Even more incredible, the end result was actually green - the chopped up aubergines triumphed over the orange Indian powder. When Cayce's mother lifted the lid on the bubbling green wok, her slack jawed astonishment tasted even better than the meal itself.

A highlight of Kuching, for anyone visiting: Cayce brought me to the Kuching Cat Museum. It's hard to describe the bizarreness of this place, but just, if you're in Kuching, go. It seemed the work of either a simpleton, a lunatic, or else a bureaucratic committee that had lost all touch with the real world. Everything cat related had been dumped in, without explanation or thematic connection: stuffed cats, animals that looked a bit like cats but weren't (sivets), animals with "cat" in their name (catfish), films with "cat" in the title (such as "Cat Ballou" - Cat short for Catherine, so... nothing to do with cats), mannequins standings on a "cat walk", an entire glass case of miscelleanous cat themed key chains. It felt very much like walking inside the brain of a madman. Sarawakian readers should also reflect they are paying to maintain this free museum with their taxes.

Cayce and I talked a lot during our trip to Batang Ai about her plans for the future. She wrote more eloquently than I can on her thoughts and doubts here, but I could see how tough working "in the field" must be. Neither living in the city or the forest, she would spend two weeks in Kuching, with little to do in the office, then the next two in Batang Ai with her team of Ibans. She felt it hard to get very close to them - being both the woman boss and a friend was just a step too far. It is a job she feels very strongly about, but equally, I could she was feeling worn down after three and a half years. I'm not sure what she will decide to do, but am certain good things will come along for her. It felt a real privilege to be around someone who was considering her life afresh and coming up with so many possibilities.

Daniel, 4 August 2004, KL

PS Hey girls, I just realised! I must have misheard my friend back in Port Dickson, on the whole meek and gentle line - I guess what he must have really said was "geek and mental"...


PPS Here is a photo of Stimpy, a loveable if extremely mentally challenged dog of June's. Stimpy and I grew very fond of each other, which is more than can be said of some of the other three dogs in the house.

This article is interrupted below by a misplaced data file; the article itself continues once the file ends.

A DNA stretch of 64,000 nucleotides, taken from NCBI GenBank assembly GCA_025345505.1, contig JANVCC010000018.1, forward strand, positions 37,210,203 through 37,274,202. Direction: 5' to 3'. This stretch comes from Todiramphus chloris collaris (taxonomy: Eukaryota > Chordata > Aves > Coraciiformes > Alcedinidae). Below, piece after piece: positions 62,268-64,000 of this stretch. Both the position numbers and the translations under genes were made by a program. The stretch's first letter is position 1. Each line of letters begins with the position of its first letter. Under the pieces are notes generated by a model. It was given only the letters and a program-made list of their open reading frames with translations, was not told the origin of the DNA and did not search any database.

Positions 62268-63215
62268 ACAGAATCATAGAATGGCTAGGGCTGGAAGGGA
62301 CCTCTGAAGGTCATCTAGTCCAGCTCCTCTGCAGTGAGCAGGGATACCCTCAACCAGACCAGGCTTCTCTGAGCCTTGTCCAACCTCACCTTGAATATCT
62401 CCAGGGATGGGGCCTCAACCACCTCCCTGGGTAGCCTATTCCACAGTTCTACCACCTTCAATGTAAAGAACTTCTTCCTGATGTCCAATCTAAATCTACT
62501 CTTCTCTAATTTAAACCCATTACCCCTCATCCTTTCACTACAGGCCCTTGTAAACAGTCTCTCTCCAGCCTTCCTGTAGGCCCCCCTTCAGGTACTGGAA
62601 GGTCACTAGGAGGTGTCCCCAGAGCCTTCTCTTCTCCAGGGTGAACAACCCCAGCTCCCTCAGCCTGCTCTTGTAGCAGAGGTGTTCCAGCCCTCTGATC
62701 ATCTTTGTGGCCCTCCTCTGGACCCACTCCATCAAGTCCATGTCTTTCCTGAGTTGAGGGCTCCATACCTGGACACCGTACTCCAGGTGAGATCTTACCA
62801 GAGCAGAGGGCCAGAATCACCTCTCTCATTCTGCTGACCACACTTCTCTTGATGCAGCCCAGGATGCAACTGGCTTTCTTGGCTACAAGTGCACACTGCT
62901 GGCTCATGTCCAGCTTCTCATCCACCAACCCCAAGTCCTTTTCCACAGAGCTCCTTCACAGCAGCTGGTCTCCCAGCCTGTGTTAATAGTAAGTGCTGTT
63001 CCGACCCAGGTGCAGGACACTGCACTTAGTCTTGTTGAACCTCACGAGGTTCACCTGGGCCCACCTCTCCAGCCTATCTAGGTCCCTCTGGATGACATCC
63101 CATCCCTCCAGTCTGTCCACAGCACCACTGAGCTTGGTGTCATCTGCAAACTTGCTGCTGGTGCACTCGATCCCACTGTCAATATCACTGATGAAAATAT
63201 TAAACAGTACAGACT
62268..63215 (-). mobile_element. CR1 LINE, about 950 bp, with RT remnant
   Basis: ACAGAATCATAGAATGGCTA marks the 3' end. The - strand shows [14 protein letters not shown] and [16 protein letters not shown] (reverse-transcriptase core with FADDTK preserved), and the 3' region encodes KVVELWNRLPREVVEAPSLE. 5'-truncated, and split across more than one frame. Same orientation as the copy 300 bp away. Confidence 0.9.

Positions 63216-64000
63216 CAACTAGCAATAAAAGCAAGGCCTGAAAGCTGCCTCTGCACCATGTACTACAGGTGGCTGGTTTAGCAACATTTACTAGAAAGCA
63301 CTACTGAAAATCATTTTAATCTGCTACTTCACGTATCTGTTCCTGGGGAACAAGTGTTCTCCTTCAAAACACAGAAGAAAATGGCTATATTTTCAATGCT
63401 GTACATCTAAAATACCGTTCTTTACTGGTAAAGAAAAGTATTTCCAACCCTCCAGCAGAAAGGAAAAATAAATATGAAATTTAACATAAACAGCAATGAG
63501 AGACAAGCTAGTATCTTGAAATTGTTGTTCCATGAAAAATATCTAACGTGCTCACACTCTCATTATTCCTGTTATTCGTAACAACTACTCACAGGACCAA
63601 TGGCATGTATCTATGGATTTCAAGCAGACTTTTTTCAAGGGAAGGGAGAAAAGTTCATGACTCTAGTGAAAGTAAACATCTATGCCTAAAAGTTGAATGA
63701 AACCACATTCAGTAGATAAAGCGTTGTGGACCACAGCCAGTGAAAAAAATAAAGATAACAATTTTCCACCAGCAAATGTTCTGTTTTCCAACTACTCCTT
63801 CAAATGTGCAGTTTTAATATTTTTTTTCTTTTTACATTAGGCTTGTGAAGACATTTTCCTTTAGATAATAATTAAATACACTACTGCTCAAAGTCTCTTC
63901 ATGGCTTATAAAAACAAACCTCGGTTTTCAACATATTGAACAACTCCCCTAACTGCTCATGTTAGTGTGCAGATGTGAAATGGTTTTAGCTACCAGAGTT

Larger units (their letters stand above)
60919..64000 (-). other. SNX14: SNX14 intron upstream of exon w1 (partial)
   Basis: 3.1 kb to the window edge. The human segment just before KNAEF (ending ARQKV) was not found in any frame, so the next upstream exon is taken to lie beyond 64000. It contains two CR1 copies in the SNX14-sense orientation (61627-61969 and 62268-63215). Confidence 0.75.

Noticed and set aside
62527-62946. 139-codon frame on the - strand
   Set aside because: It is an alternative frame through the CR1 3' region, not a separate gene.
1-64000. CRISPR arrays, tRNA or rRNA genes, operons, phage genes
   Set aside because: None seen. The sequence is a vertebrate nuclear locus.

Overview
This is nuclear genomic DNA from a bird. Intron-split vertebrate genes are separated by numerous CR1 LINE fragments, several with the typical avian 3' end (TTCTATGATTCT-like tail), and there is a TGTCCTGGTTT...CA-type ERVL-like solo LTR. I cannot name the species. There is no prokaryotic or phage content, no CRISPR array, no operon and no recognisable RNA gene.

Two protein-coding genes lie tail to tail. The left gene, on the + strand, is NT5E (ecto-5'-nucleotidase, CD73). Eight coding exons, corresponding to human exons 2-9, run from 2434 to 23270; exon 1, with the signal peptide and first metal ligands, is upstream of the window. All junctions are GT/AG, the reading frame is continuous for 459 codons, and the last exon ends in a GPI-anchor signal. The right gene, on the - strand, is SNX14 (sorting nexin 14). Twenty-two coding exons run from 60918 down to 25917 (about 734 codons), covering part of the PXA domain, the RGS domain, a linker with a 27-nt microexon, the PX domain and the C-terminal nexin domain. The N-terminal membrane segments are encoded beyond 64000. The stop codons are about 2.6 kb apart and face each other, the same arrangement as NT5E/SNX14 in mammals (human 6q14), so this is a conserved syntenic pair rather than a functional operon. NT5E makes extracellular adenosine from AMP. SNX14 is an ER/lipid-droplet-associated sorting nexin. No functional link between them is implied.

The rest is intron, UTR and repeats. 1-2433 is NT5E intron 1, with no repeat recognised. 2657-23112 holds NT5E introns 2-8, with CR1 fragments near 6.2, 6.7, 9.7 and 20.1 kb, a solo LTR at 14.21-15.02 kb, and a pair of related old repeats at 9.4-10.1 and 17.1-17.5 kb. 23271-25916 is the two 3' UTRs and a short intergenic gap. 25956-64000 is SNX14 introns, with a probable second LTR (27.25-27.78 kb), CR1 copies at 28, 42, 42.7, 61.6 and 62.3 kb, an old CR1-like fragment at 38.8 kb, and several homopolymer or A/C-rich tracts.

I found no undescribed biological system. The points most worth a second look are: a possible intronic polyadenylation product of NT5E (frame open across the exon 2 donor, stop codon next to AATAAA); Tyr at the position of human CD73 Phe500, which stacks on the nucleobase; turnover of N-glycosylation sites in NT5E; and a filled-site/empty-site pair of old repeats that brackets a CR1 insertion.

Posted by Daniel on August 4, 2004 05:51 PM
Category: Malaysia

Geek and mental. Love it!

Posted by: Gette on August 4, 2004 06:43 PM

I like geek and mental too. I miss all of you too here in London! And well, you won't really lose us - we are all just an email away. Besides, you're stuck with us being the token male of the group now. :)

I just realised I never gave you the url for my blog, so here it is:

Posted by: Bertha on August 4, 2004 08:37 PM

This is from all of us:

First and foremost, a big HUG from all of us. We are all in Marita's house. Sheeba was looking eagerly out for you.

Those were really apt descriptions of everyone. Sativa is still frozen by your comments. Tarlia is brewing projects as we write. And Cayce's hands are as wobbly as ever.

Oh, Cayce said you spelt civet wrong.

We all miss you.

Lots of love and kisses from us, and drool from Sheeba,

The Geek and Mental Girls of the Fair Land of Sarawak.

Posted by: the Geek & Mental Girls on August 4, 2004 08:50 PM

I feel geek and mental! I'll try to remind myself that only 2 weeks ago I was stylish. :D

Posted by: Bea on August 4, 2004 10:51 PM

I think we all love being the geek and mental. That probably describes us best.

Beats the meek and gentle any day. ;)

Posted by: sativa on August 5, 2004 12:50 AM

By the way, I have a digital version of that cert if you want a copy.

Posted by: Gette on August 5, 2004 01:46 AM

Hi Daniel,
Thanks for commenting on my blog! I hope we get to meet up in SE asia too.

Posted by: Richard on August 5, 2004 07:11 AM

I keep coming back to read your desciptions of everyone. I can't believe how spot on you are.

Sheeba's still pouting a little, believe it or not. I think she's cross with me for letting you go.

Posted by: the Geek & Mental Girls on August 7, 2004 03:00 PM

I can't believe how much Sheeba loved you! I am still amazed, but I think she is a forever changed person! Geek and Mental I like that..... Well I guess we now have a reputation to uphold!

Posted by: 'The Dee' on August 8, 2004 11:48 PM

I admit I'm mental. So who's the geek? ;)

Posted by: Raquel on August 10, 2004 08:36 PM